Although FOR’s first century of work has been interwoven with many of the most important social justice movements of this era of history, the Fellowship has all-too-typically shunned the public spotlight.
Nestled along the Hood Canal with sweeping views of the Olympic Mountains, there is a place where FOR families and friends meet each year to appreciate the land and each other and envision ways to make the “beloved community” a reality on Earth.
“These are people who had been working hard for months, non-stop for the past week. They had not gone home, they had not seen their families, they had just been working in the hospital to help people… and now they are dead. These people are friends, close friends. I have no words to express this. It is unspeakable.
Tall, lanky, cheerful and confident, Esmatullah easily engages his young students at the Street Kids School, a project of Kabul’s “Afghan Peace Volunteers,” an antiwar community with a focus on service to the poor. Esmatullah teaches child laborers to read.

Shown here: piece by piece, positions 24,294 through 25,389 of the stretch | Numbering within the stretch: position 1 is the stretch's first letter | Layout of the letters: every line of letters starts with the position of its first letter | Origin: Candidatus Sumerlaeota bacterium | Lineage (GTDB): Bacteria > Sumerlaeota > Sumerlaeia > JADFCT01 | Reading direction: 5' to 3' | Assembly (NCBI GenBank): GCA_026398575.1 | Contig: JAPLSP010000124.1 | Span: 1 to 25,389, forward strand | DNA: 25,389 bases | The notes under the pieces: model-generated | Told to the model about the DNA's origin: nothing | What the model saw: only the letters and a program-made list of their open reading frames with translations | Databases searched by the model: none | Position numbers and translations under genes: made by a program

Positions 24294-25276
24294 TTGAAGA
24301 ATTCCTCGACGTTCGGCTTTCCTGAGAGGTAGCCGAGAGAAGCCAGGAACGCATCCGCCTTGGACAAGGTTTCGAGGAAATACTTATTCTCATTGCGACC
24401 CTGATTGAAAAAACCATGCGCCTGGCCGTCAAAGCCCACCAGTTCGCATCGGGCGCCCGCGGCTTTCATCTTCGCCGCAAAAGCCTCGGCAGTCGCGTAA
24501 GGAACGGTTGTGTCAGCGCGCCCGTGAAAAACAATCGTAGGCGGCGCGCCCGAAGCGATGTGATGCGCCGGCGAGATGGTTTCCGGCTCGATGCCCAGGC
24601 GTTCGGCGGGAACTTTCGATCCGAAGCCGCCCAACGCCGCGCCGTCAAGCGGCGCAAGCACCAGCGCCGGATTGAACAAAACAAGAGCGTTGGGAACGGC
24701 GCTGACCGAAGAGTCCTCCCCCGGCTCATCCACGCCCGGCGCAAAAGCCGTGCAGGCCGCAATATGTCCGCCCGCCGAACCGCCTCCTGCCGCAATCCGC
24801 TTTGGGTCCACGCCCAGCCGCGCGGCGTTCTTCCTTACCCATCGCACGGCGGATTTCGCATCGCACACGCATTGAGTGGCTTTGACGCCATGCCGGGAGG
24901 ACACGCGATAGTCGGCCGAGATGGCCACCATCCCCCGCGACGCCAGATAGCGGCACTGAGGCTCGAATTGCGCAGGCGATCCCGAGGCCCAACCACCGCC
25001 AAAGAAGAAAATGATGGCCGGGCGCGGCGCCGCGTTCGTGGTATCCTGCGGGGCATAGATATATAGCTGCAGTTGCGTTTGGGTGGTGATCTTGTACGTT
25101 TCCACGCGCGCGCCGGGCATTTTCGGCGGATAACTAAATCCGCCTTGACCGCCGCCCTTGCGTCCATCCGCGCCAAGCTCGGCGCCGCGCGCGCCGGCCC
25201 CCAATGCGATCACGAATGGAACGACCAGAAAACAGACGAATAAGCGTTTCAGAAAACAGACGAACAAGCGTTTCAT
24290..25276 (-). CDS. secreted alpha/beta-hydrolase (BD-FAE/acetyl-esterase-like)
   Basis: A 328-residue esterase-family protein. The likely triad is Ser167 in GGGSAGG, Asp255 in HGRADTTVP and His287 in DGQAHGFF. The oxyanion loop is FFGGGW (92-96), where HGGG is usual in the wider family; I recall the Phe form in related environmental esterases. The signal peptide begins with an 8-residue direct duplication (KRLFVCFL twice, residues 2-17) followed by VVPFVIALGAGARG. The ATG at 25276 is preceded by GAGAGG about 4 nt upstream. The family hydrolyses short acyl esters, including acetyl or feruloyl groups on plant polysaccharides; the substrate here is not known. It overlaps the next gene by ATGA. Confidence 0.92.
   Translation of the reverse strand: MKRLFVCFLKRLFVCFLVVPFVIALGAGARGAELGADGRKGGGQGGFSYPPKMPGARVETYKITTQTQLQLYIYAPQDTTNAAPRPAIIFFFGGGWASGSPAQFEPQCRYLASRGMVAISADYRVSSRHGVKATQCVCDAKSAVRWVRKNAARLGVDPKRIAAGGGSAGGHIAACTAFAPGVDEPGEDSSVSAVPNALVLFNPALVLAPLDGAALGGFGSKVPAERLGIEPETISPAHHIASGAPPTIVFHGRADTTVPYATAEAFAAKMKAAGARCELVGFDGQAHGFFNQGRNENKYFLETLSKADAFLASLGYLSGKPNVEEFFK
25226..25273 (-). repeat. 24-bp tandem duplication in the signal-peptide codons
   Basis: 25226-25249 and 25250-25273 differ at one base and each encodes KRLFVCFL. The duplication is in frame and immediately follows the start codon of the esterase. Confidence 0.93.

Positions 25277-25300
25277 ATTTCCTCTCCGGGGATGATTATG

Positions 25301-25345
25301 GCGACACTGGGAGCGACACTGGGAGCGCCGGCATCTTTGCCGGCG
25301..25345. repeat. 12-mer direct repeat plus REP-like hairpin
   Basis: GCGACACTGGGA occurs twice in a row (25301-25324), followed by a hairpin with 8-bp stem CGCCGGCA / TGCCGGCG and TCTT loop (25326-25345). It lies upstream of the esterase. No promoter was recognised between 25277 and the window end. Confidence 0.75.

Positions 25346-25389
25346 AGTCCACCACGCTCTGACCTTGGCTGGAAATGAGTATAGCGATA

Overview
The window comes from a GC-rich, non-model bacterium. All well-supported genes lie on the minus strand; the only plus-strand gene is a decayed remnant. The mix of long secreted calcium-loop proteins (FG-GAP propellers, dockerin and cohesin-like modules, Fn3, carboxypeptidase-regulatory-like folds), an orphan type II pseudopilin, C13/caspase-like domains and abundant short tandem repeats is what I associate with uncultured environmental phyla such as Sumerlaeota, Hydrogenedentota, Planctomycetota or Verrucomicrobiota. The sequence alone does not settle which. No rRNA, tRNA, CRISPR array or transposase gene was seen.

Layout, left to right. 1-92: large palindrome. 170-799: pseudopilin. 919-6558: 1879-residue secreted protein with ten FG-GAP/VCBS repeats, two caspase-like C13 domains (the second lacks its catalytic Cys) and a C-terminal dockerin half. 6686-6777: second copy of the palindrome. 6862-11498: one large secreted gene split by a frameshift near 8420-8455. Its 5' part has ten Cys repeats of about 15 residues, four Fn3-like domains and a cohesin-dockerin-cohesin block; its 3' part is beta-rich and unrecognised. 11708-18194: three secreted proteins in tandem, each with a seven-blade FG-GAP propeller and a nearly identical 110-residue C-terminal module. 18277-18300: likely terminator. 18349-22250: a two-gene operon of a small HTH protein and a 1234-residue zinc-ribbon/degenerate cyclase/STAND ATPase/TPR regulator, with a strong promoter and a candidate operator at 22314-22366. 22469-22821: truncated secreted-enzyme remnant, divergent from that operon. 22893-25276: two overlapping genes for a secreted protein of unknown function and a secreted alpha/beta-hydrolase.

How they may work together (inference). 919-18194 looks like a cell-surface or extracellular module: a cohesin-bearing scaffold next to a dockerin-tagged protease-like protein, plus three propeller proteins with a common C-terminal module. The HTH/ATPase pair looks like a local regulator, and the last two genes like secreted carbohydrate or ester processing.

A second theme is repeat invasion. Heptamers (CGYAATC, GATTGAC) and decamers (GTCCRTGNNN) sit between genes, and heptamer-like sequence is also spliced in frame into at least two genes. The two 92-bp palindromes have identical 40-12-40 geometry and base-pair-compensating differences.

Imagine the scene: 1893, Chicago. The World Columbian Exposition is going on—a forerunner of the World’s Fair. Persons from all over the world are converging on the windy city and to take advantage of this fact, a number of smaller parliaments and congresses are set up. One of these was the first Parliament of World Religions. The gathering included Protestant, Cat
“determined to promote the common welfare by furthering separate and collective action for the purpose of raising levels of nutrition and standards of living” Preamble of the Food and Agriculture Organization Constitution
FOR staff and National Council members are on the road this month, organizing with grassroots activists for nonviolent social change.